Noah the mussel-sniffing dog (photo courtesy of Mussel Dogs)
Lake Mendocino is an important water source for the Water Agency and our customers and a significant part of the Russian River ecosystem. If mussels found their way into the reservoir, there would be significant impacts not only within the lake, but downstream. “If introduced into Lake Mendocino,” said Brad Sherwood, Water Agency Government Affairs Manager, “the mussels could attach themselves to any and all infrastructure in the lake, so that means dam infrastructure, hydro infrastructure, fishery hatchery infrastructure, recreational boats. The shoreline would become unusable because these things just multiply by the millions per year. Further, they would essentially ruin the ecosystem for fish and, yes, they can survive in river systems so they could potentially spread into the Russian River watershed.”
Sonoma Marin Saving Water Partnership
Summer Ad Campaign
The Sonoma-Marin Saving Water Partnership (Partnership) has implemented a regional multi-media effort throughout the North Bay region with a simple message: There’s never enough to waste. The Partnership includes the Sonoma County Water Agency and nine water utilities including the cities of Cotati, Petaluma, Rohnert Park, Santa Rosa, Sonoma, Windsor, and the North Marin, Valley of the Moon, and Marin Municipal Water Districts.
“The Sonoma-Marin Saving Water Partnership’s goal is to increase awareness of individual water use and provide rebates and tips to lower water-use,” said Windsor Town Councilmember Mark Millan, Chairman of the Water Advisory Committee. “We hope this campaign will create awareness about so many great rebate programs being offered to help residents save water. We never know when the next drought will be upon us.”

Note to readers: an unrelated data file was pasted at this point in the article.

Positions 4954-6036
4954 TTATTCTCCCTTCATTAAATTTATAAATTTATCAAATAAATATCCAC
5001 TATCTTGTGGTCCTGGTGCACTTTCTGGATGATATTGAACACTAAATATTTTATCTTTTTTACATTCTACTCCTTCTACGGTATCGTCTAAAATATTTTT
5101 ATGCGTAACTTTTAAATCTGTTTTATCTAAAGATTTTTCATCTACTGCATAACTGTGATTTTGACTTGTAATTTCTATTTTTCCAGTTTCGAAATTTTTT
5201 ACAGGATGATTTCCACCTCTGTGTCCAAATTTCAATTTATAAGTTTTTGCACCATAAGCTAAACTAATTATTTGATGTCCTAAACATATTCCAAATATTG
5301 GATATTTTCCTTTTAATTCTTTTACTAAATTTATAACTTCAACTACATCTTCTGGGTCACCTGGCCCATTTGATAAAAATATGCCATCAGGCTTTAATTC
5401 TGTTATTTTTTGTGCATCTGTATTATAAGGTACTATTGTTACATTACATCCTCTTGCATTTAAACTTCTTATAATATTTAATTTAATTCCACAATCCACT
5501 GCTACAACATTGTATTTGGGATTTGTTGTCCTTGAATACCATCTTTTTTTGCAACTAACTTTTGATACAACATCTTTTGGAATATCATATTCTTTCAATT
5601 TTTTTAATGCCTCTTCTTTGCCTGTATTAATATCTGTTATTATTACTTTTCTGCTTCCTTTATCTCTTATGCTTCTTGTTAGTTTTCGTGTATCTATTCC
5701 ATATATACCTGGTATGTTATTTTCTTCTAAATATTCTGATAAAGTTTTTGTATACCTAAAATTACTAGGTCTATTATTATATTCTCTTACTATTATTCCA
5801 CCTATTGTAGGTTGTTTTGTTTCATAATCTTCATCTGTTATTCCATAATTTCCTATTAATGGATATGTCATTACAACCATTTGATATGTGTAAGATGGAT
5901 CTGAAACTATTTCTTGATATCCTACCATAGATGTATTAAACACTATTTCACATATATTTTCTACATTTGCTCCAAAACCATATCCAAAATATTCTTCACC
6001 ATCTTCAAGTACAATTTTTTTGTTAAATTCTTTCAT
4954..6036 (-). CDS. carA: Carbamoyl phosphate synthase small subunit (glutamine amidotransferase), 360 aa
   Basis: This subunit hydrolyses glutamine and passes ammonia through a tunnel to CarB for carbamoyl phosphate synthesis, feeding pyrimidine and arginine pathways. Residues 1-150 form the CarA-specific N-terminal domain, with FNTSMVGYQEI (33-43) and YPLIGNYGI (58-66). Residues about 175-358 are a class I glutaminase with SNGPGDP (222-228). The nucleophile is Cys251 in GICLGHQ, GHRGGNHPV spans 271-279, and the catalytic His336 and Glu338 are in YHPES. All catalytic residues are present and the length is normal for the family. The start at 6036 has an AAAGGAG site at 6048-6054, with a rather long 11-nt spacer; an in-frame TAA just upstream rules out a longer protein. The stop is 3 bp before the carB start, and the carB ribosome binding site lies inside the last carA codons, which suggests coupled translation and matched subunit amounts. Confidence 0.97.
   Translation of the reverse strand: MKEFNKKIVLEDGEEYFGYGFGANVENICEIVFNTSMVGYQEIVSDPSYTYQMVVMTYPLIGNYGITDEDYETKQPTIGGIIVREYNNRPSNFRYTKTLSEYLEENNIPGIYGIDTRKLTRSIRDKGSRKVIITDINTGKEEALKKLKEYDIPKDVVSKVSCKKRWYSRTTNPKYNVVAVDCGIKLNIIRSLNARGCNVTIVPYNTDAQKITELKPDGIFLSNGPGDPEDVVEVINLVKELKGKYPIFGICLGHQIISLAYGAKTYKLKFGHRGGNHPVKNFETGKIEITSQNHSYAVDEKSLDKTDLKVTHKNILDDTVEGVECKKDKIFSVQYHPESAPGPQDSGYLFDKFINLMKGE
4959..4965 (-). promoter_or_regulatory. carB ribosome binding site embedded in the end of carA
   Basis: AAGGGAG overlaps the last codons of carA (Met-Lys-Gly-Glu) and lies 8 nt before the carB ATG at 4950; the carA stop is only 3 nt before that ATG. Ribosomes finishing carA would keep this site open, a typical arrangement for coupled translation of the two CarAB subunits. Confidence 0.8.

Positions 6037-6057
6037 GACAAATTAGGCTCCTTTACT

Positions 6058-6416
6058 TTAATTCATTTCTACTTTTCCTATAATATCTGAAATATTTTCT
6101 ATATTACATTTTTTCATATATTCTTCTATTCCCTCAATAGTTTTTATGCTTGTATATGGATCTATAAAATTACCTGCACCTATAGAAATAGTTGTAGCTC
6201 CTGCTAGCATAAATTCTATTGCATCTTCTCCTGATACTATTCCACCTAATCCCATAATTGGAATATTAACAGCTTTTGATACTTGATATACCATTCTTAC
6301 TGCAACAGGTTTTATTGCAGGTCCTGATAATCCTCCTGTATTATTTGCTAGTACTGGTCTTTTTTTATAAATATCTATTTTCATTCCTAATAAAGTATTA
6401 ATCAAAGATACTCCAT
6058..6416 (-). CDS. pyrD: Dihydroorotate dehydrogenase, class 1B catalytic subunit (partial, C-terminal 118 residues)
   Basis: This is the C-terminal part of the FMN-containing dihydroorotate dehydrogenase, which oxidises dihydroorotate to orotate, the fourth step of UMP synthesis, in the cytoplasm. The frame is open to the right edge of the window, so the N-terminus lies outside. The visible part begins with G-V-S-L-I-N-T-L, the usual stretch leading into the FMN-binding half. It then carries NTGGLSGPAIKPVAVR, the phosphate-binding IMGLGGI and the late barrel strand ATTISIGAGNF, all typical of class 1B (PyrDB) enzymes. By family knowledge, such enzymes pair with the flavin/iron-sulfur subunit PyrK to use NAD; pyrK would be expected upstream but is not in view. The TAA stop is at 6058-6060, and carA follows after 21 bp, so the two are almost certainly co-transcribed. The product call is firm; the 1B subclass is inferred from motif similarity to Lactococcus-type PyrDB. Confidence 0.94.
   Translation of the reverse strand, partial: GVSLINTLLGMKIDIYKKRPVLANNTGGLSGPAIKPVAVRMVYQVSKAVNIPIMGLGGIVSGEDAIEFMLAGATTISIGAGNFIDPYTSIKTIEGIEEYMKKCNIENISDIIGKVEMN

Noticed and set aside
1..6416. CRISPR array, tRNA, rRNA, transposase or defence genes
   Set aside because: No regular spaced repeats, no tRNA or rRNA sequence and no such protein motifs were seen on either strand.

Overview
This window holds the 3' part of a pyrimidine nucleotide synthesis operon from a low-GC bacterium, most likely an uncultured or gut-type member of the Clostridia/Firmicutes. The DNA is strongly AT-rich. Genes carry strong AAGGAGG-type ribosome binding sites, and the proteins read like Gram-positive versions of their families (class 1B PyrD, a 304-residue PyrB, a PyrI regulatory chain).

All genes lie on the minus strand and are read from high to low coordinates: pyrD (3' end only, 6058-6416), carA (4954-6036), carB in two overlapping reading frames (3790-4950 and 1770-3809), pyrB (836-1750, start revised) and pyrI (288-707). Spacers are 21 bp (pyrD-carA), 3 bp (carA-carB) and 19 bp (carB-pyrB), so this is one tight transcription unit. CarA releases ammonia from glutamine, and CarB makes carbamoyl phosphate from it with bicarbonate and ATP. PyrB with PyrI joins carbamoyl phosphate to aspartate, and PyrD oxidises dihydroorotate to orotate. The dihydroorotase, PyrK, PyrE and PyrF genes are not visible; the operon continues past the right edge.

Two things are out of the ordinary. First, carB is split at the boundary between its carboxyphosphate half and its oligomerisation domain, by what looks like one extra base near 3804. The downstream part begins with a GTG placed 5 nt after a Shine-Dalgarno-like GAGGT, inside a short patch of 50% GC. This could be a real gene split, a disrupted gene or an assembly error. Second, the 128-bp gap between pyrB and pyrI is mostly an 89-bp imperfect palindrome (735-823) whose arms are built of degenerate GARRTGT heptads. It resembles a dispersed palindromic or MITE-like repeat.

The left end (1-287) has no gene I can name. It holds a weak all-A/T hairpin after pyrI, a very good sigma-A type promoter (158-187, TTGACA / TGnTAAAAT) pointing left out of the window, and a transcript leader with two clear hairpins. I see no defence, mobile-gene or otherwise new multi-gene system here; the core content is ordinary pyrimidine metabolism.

The advertising campaign focuses on outdoor water conservation messages that will appear in regional publications, radio stations and online media. The new advertisements support the Partnership’s ongoing year-round water conservation program that has featured local residents and businesses doing their part to save water by participating in water-efficiency rebate programs. 
Sonoma County Water Agency Director James Gore added, “The amount of resources available online for residents looking to redo their landscape is really incredible. One of the most beneficial tools, are the landscape templates. These free plans were originally developed for those rebuilding after the fires, but is a great tool for anyone who needs a little extra guidance when planning their landscape.”
Water Awareness Poster and Video Contests